Bringing Birds To the Garden

September through December proves the best time of year for planting new trees and shrubs in our area. Woodies planted now have the chance to develop strong root systems through the autumn and winter. They are more likely to survive when planted in fall than in the spring.

My ‘to do’ list for the next few weeks includes moving various shrubs and small trees out of their pots and into the ground. And I am always most interested in those woody plants which also attract and support birds in our garden.

This post contains a revised list of  more than 30 woody plants which attract and support a wide variety of birds.  These are native or naturalized in our region of the United States.  Adding a few of these beautiful trees and shrubs guarantees more birds visiting your garden, too.

Read on for specific tips to increase the number of  wildlife species, especially birds, which visit your garden throughout the year.

-WG

Forest Garden

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Do you feed the birds?  Most of us gardeners do.  Unless you are protecting a crop of blueberries or blackberries, you probably enjoy the energy and joy birds bring to the garden with their antics and songs.  Birds also vacuum up thousands of flying, crawling, and burrowing insects.  Even hummingbirds eat an enormous number of insects as they fly around from blossom to blossom seeking sweet nectar.  Birds are an important part of a balanced garden community.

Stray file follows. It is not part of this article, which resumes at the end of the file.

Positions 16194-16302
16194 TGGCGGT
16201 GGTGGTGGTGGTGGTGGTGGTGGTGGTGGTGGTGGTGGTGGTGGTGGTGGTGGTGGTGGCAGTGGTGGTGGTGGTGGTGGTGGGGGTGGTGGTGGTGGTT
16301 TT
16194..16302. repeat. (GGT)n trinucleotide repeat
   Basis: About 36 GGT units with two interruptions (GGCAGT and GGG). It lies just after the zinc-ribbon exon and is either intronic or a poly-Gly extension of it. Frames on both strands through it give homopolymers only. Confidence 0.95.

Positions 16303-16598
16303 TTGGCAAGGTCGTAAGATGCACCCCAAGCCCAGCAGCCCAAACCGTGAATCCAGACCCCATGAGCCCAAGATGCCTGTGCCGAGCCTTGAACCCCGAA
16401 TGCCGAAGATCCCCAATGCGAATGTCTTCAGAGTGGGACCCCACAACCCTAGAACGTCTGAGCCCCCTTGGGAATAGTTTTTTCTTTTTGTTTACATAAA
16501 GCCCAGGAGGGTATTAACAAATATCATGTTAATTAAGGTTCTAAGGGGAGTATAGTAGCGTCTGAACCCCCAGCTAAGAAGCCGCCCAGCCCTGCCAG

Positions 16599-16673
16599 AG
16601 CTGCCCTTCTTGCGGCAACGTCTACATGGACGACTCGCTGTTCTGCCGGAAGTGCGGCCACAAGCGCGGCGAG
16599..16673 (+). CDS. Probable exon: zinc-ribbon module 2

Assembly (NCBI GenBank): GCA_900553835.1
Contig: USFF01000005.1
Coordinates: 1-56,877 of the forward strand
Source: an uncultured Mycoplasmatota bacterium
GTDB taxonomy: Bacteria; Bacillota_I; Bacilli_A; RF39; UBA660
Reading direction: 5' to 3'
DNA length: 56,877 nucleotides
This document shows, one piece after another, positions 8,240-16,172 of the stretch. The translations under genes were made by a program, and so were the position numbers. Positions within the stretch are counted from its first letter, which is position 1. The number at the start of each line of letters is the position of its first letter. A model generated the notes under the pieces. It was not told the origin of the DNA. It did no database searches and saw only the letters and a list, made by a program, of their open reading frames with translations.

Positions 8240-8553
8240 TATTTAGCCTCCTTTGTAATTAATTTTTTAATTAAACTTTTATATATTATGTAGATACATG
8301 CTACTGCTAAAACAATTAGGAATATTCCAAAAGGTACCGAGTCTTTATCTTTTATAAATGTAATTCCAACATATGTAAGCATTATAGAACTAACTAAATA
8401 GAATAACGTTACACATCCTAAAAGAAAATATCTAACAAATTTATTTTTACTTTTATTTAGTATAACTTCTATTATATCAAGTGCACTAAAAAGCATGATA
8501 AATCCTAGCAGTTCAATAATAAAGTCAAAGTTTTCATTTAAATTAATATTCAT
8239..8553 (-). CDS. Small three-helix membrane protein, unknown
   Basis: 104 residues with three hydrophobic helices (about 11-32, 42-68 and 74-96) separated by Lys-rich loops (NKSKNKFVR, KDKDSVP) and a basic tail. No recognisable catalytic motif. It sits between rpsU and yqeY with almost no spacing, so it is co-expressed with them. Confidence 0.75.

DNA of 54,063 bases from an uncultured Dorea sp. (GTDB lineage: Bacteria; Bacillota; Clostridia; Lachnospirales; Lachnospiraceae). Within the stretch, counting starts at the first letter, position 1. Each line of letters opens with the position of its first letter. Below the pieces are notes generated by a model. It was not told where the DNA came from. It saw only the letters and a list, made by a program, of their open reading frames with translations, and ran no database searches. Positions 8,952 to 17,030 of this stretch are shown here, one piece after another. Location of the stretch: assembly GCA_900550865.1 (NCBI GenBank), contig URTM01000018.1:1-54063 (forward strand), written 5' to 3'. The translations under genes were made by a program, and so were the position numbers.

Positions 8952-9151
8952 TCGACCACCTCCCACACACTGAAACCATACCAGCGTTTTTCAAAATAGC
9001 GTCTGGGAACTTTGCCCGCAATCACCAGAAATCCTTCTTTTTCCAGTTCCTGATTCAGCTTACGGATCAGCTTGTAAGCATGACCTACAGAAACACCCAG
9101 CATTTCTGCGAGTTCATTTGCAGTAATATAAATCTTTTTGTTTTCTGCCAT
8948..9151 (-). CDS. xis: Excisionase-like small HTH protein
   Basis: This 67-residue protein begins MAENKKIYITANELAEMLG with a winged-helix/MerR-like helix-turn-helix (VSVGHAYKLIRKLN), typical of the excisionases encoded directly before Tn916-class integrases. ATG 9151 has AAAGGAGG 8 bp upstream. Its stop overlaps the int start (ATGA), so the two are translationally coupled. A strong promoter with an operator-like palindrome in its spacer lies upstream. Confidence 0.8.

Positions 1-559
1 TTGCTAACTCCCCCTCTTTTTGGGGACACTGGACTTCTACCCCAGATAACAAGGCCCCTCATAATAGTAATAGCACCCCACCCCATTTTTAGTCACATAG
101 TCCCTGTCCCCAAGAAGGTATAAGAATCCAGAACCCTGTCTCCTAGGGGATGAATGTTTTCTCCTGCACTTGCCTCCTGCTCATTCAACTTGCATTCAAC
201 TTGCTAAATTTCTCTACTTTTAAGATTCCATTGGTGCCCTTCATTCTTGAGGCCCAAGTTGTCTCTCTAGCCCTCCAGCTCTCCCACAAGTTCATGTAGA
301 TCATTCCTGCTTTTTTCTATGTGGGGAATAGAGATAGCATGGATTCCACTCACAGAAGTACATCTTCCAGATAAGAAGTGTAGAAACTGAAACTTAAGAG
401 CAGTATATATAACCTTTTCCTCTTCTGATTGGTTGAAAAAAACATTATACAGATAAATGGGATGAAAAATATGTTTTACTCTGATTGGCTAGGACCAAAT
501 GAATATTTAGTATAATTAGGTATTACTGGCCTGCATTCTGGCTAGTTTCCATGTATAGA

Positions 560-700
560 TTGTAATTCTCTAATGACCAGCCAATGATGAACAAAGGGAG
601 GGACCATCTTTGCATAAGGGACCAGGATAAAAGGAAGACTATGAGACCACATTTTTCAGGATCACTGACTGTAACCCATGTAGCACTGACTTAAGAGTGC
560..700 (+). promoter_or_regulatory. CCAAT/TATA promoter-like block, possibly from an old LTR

We have everything from owls and red tailed hawks to hummingbirds visiting our garden, and we enjoy the occasional brood of chicks raised in shrubs near the house. There is an extended family of red “Guard-inals” who keep a vigilant watch on our coming and goings and all of the activities of the garden.  There are tufted titmice who pull apart the coco liners in the hanging baskets to build their…

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Mistletoe

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Mistletoe shines so beautifully in our forest canopy on sunny days. 

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Evergreen, it catches the sunlight on clear days, and forms a beautiful lacy silhouette on cloudy ones.

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We never notice it during the long summer months when it is hidden by the leaves.  But once the trees are bare, I always watch for mistletoe colonizing trees along the way as we drive.